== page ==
This past weekend, we started planking the Starwind 860's port ama. With her first section of hull skin in place, the Starwind is looking more and more like a boat!
Each side of the ama is a single piece of (scarph-jointed) plywood. We've stitched them together along the keel with chain-link fence ties.
The two hullside panels are then spread apart and placed over the bulkheads.
One of the rules of boatbuilding is to always accept help when it's available. Dennis – civil projects expert, father-in-law, and creative carpenter – was eager to lend a hand.
With the flat panels draped in place, it's time to assemble the A-frames that we'll push against to force them into their final curved shapes.
This simple clamping rig applies the necessary pressure to bend the panels into the desired curvature near the keel.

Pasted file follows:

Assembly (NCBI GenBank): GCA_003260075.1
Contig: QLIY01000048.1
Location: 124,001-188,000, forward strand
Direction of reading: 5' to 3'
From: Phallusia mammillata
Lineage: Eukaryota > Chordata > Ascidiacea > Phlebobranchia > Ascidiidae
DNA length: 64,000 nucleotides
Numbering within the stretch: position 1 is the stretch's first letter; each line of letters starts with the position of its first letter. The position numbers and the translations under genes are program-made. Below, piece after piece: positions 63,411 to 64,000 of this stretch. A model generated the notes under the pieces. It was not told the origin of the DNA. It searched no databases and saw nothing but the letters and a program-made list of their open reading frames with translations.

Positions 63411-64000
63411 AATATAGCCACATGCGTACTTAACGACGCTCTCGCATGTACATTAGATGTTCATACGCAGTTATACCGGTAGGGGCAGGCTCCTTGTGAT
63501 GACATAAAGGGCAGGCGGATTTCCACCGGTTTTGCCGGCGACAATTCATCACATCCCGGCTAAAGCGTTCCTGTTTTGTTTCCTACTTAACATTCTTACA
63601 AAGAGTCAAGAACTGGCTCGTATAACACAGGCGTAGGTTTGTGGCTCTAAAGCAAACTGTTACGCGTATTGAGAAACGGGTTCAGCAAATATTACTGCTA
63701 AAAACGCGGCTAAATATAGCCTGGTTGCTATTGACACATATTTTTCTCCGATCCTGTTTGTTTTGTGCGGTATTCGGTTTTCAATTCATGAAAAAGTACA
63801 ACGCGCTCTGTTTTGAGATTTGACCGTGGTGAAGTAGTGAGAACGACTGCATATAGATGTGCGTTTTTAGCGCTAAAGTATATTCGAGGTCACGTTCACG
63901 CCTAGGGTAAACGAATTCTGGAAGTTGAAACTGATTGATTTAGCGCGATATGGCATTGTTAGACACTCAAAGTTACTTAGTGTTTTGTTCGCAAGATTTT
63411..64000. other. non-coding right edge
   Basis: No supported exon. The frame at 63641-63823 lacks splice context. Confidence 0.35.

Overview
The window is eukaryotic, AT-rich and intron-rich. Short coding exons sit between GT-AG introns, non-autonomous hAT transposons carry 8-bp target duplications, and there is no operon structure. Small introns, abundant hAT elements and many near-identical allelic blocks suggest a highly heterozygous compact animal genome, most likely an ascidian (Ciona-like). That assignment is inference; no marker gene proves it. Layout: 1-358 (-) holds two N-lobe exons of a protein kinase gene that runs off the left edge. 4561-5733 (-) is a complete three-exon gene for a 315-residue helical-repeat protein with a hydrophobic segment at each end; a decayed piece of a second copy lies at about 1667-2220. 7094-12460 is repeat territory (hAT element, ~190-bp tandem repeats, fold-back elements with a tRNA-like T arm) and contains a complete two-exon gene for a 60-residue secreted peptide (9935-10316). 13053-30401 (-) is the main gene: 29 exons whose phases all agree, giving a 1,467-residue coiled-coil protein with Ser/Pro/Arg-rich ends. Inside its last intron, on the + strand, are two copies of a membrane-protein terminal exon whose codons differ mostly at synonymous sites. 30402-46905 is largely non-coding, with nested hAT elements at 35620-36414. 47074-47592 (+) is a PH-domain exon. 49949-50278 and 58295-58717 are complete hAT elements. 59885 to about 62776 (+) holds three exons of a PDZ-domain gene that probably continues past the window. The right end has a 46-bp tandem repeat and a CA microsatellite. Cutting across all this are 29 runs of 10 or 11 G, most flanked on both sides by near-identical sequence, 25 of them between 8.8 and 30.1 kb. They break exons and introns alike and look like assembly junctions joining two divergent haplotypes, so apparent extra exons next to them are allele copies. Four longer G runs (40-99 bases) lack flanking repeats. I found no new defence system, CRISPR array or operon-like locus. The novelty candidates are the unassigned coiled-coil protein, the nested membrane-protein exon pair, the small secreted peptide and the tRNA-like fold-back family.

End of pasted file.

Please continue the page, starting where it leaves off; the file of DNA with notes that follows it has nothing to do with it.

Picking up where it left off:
With everything wedged approximately in place, the shape of the hull emerges.
In most sheet plywood designs, individual panels are conically developable – at any given point on the surface, they are curved in only one direction. That's not the case here; the Starwind 860 has a small but significant compound curvature in the hull surfaces. Making this work means that we have to force the extra curvature into the plywood, carefully and symmetrically. Which means a LOT of clamps.
The details of exactly how we get this compound curvature, without distorting or twisting the hull, will be in my next post.